By Maggie Lee
There won’t be a day in court anytime soon for the people who want a judge to review Georgia regulators’ 2017 decision to let Georgia Power and partners continue building new nuclear reactors.
Fulton County Superior Court Judge Ellen LaGrua late last month dismissed a pair of complaints brought by three advocacy groups: Georgia Interfaith Power and Light, the Partnership for Southern Equity and Georgia Watch
Those petitioners had argued in her courtroom that the Public Service Commission’s big “go-don’t-go” decision on Plant Vogtle in 2017 required a more thorough review than the regular twice-a-year review that it got. That review happened months after the lead contractor on the nuclear plant expansion declared bankruptcy, which added to cost overruns and delays.
But Georgia Power intervened in the case, arguing that the time is not right for judicial review.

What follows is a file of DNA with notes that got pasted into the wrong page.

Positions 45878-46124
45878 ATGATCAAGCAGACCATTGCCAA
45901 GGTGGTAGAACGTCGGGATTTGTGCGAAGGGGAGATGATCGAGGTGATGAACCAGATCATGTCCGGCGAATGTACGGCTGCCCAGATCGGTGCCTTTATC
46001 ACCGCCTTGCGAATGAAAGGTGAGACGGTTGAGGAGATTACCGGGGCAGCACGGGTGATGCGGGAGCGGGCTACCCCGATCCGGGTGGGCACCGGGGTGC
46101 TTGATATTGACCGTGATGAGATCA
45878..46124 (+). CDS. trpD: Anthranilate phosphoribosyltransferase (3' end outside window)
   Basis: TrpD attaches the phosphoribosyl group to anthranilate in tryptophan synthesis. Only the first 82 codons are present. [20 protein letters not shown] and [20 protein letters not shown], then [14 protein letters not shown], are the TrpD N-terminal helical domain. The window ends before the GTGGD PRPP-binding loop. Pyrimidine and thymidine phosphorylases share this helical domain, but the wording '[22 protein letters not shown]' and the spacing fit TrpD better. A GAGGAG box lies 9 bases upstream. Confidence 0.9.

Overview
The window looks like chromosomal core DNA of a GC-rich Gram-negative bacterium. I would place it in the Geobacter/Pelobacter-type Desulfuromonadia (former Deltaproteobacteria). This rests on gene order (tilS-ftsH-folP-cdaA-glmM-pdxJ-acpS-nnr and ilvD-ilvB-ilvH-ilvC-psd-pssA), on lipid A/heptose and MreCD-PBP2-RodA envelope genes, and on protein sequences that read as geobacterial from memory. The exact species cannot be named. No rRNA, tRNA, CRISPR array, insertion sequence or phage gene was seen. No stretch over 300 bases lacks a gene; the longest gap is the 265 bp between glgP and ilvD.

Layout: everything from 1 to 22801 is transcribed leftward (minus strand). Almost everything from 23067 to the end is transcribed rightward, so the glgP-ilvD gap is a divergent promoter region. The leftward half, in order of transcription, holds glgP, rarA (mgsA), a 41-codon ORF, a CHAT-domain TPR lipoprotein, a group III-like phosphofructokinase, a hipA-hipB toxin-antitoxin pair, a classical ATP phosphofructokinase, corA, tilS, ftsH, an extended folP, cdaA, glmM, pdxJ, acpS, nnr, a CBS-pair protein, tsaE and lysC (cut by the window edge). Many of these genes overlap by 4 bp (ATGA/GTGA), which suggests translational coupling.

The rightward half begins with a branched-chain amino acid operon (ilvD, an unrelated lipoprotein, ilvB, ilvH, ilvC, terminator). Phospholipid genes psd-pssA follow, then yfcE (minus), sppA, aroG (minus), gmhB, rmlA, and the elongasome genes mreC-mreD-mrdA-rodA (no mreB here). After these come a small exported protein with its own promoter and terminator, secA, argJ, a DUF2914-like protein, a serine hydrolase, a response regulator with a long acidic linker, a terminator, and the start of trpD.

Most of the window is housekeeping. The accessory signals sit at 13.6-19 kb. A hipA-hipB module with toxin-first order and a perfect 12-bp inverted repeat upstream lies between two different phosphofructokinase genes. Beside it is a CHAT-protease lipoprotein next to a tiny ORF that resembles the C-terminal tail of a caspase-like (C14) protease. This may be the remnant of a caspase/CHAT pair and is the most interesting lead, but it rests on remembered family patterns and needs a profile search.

The PSC’s 2017 order “is not final in either form or substance, and as such, this Court does not have jurisdiction to review it,” reads part of her 10-page order.
Kurt Ebersbach, senior attorney with the Southern Environmental Law Center, represented Georgia Interfaith Power and Light and the Partnership for Southern Equity in court in November. In a written statement in response to the ruling, he said the dismissal was disappointing and was made on technical grounds without addressing the substance of the appeal to the court.
“We respectfully disagree with the court’s ruling and are closely evaluating our options for appeal,” Ebersbach said.
The two new nuclear reactors at the plant below Augusta were supposed to be online by now, but the only new nuclear construction project in the U.S. has blown past its original deadline and budget.
Critics say regular homeowners will end up paying too much of the cost overruns for a poorly managed project. The complaints in court also alleged that there was improper contact between elected members of the Public Service Commission and Georgia Power representatives. The PSC has denied that in court.
Supporters of the nuclear expansion point out that Georgia Power shareholders are already paying for a lot of overruns; and that nuclear is a cheap prospect in the long term.